In the aftermath of Wednesday’s storming of the U.S. Capitol by supporters of President Donald Trump, there was a message carved into a door inside the citadel of democracy directed at the fourth estate.

“Murder the media.”

There are many things I have to say about such a message, but almost all fall short of standard publication.

I’m not going to talk about the tone deafness of advocating the murder of reporters doing their jobs. I won’t focus on earlier that day a group of journalists live-broadcasting were threatened and run off, their equipment destroyed.

I won’t talk about John Minchillo, a decorated photojournalist whose Bengals photos have run countless times in this publication, was run out of the mob of traitors for taking photos of them being traitors.

I will instead simply say, I didn’t know we were that hard to find.

I didn’t realize this despicable person was so confused as to where to find us reporters and photographers — in an act so desperate (on a day filled with seditionist acts of desperation) they felt the only way find us was to carve out a three-word threat on a government building.

To make it easy on the easily confused rioter, I’ll list some of the places you can find the media.

We print our address on the bottom of every paper and tweet where we are in real time.

For me personally, look for the fat guy with the camera and stupidly long white lens on the sidelines of your high school sporting events.

Be it in Paintsville or Louisa or Olive Hill or Lexington, if your area children are competing there, we are there, too — maybe not every game, but we are on some sideline or in a press box at least four nights a week all year.

We are at the first day of practice and the last stand of a game. We are the ones traveling 10 hours in a day to ensure coverage of a state game. We are the ones being locked in the stadium because the story took just a little too long. We can be found closing down the local McDonald’s because it is the only area restaurant with WiFi as deadline approaches. We can be found uploading the story and photos from the first gas station parking lot where cell coverage returns.

We are at groundbreakings and ribbon cuttings for new businesses. We are there as businesses grow and, unfortunately, sometimes we are there as businesses close their doors.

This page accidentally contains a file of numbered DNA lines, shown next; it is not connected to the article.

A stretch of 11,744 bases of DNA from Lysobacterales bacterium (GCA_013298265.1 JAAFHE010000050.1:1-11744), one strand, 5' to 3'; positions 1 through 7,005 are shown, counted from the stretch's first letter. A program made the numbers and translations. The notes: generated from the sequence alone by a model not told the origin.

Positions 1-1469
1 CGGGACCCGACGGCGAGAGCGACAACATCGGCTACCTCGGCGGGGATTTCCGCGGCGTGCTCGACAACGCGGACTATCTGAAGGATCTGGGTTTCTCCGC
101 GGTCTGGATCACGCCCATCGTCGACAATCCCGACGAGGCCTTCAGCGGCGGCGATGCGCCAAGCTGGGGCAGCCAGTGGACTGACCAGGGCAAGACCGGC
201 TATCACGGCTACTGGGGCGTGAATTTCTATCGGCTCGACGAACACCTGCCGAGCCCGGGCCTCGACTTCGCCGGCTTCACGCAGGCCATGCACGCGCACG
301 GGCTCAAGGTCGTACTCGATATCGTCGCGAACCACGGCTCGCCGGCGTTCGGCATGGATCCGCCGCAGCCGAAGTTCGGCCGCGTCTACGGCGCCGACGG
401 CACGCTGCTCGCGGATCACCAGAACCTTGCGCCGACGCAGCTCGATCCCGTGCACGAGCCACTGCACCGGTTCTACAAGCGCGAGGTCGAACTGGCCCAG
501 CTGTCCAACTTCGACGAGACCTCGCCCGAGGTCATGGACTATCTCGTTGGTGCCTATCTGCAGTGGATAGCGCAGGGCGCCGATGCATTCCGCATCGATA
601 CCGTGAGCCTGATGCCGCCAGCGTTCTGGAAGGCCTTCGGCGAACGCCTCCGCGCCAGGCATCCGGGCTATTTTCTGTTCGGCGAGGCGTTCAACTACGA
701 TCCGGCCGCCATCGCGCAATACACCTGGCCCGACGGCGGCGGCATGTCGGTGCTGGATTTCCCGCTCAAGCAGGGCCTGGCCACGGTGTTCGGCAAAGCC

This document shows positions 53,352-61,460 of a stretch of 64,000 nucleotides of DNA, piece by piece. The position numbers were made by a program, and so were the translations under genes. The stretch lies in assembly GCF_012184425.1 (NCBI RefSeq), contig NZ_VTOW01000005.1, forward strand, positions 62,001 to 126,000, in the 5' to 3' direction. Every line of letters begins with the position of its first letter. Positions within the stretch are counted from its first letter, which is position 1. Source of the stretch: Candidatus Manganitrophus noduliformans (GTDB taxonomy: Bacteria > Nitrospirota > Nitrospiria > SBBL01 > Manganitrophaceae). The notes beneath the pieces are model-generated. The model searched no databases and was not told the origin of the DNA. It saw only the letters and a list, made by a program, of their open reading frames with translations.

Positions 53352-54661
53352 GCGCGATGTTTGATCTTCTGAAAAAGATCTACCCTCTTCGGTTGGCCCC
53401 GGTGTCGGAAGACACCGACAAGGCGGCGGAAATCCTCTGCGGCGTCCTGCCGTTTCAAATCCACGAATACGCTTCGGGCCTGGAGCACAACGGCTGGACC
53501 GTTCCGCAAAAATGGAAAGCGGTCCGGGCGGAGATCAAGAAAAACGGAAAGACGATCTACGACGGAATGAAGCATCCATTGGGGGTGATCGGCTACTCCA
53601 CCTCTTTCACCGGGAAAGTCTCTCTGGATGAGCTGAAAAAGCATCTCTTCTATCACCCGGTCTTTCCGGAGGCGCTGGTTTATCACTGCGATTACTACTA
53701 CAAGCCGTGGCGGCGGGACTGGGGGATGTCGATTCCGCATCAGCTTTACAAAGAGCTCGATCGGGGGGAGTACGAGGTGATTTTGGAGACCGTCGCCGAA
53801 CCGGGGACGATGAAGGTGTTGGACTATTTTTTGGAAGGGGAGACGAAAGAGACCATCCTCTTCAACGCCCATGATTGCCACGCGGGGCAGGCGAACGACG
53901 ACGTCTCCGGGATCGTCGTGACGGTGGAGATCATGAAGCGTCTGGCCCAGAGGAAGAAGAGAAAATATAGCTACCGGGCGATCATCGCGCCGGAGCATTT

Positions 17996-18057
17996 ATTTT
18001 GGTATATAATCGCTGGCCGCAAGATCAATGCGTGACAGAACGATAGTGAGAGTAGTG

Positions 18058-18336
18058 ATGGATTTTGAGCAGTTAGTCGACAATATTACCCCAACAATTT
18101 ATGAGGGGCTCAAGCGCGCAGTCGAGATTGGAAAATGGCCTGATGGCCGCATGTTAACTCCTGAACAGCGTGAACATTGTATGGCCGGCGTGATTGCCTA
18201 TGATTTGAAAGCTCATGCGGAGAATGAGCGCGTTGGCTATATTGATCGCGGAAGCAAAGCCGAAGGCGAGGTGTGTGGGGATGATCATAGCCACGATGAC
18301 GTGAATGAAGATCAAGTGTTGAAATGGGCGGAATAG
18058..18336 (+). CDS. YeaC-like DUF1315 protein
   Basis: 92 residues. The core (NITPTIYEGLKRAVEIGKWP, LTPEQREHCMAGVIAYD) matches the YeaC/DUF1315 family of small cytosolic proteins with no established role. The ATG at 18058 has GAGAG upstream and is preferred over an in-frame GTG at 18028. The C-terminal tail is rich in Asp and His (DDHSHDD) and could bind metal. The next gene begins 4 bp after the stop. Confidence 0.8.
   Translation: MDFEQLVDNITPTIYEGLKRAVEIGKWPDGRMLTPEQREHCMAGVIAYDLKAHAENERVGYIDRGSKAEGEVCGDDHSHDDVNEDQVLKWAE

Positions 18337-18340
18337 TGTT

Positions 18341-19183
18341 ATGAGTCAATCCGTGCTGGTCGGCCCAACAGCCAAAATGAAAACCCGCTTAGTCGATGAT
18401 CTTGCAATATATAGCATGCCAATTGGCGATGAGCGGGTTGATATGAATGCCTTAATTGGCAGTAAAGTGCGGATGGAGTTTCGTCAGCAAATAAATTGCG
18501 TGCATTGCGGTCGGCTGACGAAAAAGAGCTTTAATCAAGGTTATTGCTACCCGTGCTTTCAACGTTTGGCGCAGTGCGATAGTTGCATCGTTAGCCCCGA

We are there at your city, town, county and state government meetings. We are reporting to you how our tax dollars are being spent.

We are there at 3 a.m. outside your local jail live-reporting as a riot rages inside. We are there as drug busts go down. We are at the scene of shootings.

We are there explaining how the wastewater system works and how the city is attempting to fix leaky pipes. We are there showing you the upgrades at the water treatment center.

We are on the scene after natural disasters so you can see the aftermath.

We are there on election night, relaying the most recent information regarding who won seats from county clerk to president, and every race between.

We are in court as murders are tried. We are there as cases come and go.

We are at your schools for the first day of school, new teachers and administrators, as students win awards. We are there at your children’s graduations.

We are in the most rural parts of the county tracking down claims of animal abuse.

We are there at fires and car wrecks in towns and cities throughout the region.

We are at festivals and events, hearing the good (and the bad) of local music.

We are at artisans’ studios showing off the talent of local craftsmen.

We are at local restaurants, bakeries and food trucks as they open. We are at book launches and gallery debuts.

I could go on, but what I’m saying to whoever carved the message is this: We’re not that hard to find.


Trending Video

Recommended for you